Against Nadal, Muller couldn’t have played much better or smarter tennis. He hit 30 aces and 95 winners, saved 14 of 16 break points and won 59 of 83 points at the net. He never let Nadal get comfortable, even during baseline rallies. And in the fifth set he never cracked, despite immense pressure from Rafa and the crowd. In the end, Muller said he was helped by the fact that he thought the match might be called for darkness.
“In my head I was thinking we have to finish this now or otherwise we’re going to come back tomorrow,” Muller said. “I knew it was going to be maybe another 10, 15 minutes more, maximum.
“I just said to myself, ‘Give it a shot.’”
Nadal had 23 aces, and hit 77 winners against just 17 errors. But his winner-to-error ratio was, if anything, a testament to Wimbledon’s generous scoring judges. Rafa himself admitted that this “probably was not my best match,” and despite his comeback, he never seemed to find a groove for any extended time—he won by scrapping for whatever he could get. The problem, according to Nadal, was that he was always behind. He wasn’t just fighting his opponent; he was fighting the score.
“I had my chance in the beginning,” Rafa said, “Is stupid to say now, but maybe if I had that break at the first set, third or fourth game, maybe we are in a completely different situation. But I didn’t.”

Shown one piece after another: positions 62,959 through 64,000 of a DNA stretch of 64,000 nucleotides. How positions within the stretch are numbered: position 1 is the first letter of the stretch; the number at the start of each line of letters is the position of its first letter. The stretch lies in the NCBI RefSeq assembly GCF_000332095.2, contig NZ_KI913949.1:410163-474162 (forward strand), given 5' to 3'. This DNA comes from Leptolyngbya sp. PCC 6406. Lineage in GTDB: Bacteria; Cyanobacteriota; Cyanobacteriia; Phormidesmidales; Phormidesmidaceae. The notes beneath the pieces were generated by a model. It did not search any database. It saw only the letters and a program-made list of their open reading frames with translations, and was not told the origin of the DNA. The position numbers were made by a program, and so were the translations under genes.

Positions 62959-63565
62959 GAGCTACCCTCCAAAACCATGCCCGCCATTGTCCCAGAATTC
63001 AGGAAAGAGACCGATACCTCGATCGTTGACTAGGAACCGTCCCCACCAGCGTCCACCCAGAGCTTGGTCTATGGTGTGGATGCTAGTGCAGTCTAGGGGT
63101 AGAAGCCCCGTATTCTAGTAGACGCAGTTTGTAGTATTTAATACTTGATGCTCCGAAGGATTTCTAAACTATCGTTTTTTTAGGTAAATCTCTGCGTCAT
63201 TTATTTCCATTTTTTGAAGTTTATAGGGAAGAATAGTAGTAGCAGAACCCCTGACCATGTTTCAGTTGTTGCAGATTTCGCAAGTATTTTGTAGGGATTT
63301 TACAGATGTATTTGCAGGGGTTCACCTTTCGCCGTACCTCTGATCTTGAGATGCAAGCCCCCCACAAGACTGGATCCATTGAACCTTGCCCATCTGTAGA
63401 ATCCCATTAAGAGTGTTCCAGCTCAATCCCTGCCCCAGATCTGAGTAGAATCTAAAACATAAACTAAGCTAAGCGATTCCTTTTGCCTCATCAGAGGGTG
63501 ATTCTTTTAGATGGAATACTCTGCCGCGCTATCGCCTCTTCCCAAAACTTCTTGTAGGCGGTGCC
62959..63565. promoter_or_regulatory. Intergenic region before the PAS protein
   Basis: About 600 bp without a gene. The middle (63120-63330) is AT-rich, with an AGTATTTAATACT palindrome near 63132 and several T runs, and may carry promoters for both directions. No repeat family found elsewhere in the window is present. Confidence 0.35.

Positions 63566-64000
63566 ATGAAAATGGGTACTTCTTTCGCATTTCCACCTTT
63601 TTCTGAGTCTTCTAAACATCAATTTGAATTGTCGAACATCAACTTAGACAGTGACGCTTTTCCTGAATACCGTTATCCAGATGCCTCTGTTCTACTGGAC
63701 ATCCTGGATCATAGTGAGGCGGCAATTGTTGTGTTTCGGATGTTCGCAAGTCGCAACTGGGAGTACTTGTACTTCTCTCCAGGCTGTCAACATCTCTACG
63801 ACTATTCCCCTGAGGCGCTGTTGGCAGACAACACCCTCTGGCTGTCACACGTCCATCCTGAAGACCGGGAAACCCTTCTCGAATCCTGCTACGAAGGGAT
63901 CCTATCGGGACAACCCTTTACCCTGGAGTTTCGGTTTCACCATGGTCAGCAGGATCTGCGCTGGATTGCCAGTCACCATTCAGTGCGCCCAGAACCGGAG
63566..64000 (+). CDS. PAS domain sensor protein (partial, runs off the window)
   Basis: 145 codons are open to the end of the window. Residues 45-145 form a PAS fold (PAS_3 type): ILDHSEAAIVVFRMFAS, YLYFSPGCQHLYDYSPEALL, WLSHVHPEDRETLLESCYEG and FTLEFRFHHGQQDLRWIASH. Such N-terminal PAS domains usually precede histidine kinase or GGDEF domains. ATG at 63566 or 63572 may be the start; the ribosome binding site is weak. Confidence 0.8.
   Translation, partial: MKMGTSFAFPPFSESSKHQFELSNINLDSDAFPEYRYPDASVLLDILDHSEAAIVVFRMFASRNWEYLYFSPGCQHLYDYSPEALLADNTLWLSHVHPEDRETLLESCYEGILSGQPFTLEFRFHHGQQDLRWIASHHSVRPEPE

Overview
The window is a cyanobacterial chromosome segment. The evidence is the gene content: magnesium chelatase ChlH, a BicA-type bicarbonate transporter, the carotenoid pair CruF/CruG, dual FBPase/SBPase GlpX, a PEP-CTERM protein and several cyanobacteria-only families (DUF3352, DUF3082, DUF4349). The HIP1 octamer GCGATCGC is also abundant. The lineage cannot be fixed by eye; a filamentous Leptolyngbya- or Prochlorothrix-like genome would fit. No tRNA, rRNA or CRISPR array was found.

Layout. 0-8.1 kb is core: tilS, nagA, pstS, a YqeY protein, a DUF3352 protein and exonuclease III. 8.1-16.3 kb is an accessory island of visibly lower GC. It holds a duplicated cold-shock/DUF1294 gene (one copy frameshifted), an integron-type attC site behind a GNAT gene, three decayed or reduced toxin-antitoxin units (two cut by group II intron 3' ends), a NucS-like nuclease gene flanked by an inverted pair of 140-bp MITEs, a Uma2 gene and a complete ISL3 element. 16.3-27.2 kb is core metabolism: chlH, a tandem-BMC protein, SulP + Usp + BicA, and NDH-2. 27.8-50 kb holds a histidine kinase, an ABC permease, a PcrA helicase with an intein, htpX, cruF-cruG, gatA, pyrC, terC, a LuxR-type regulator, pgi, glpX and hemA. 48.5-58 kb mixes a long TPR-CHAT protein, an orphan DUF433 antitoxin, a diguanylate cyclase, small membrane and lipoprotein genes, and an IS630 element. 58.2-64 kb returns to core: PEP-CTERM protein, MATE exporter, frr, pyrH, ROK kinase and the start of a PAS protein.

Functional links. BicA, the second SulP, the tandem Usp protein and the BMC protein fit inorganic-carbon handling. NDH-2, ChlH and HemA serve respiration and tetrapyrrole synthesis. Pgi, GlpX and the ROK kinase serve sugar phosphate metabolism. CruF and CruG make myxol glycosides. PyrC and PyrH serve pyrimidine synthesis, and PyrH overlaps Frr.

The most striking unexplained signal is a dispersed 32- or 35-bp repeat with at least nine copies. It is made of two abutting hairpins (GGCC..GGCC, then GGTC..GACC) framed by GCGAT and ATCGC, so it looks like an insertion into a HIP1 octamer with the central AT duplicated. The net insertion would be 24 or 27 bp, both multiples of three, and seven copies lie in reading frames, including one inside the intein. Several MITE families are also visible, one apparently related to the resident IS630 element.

I’m not sure I’ve ever heard Rafa indulge in the kind of second-guessing and wishful thinking that so many of the rest of us do after a loss. He may not have ever heard himself do it, either, considering that he called that kind of talk “stupid.” But that’s how much he wanted this one.
Nadal admitted that he did well to come back, but that his crucial mistake at the end was coming to the net on his first break point at 9-9, the one where Muller passed him. (Personally, I think the mistake wasn’t that he came to the net, but that he hit a crosscourt approach that left half of the court open.)
Barring the French Open that he won in 2017, and the one where he withdrew, in 2016, this is the fifth straight major where Nadal has lost in a five-setter, dating back to the 2015 U.S. Open. (I won’t torture Rafa fans by naming the specific matches.) I said before Wimbledon began that if Rafa could survive an early challenge, the way he did when he used to go deep here, he could go all the way. And judging by his reaction to this defeat—“I was ready for important things”—Rafa felt the same way.
This season has been an excellent one for Nadal by any measure, and maybe in a week he’ll realize that and feel a little less disconsolate about this loss. Still, away from clay, a tiny but crucial difference still remains between the Rafa of his prime years and the Rafa of today. These days he makes stirring comebacks, fires up the crowd, he plays well enough to catch up, but he can’t quite uncork the shot he needs, on the point he needs, to get over the hump and close it out.
Nadal has always won because he wanted it so badly; on Monday, he wanted it so badly that he couldn’t win.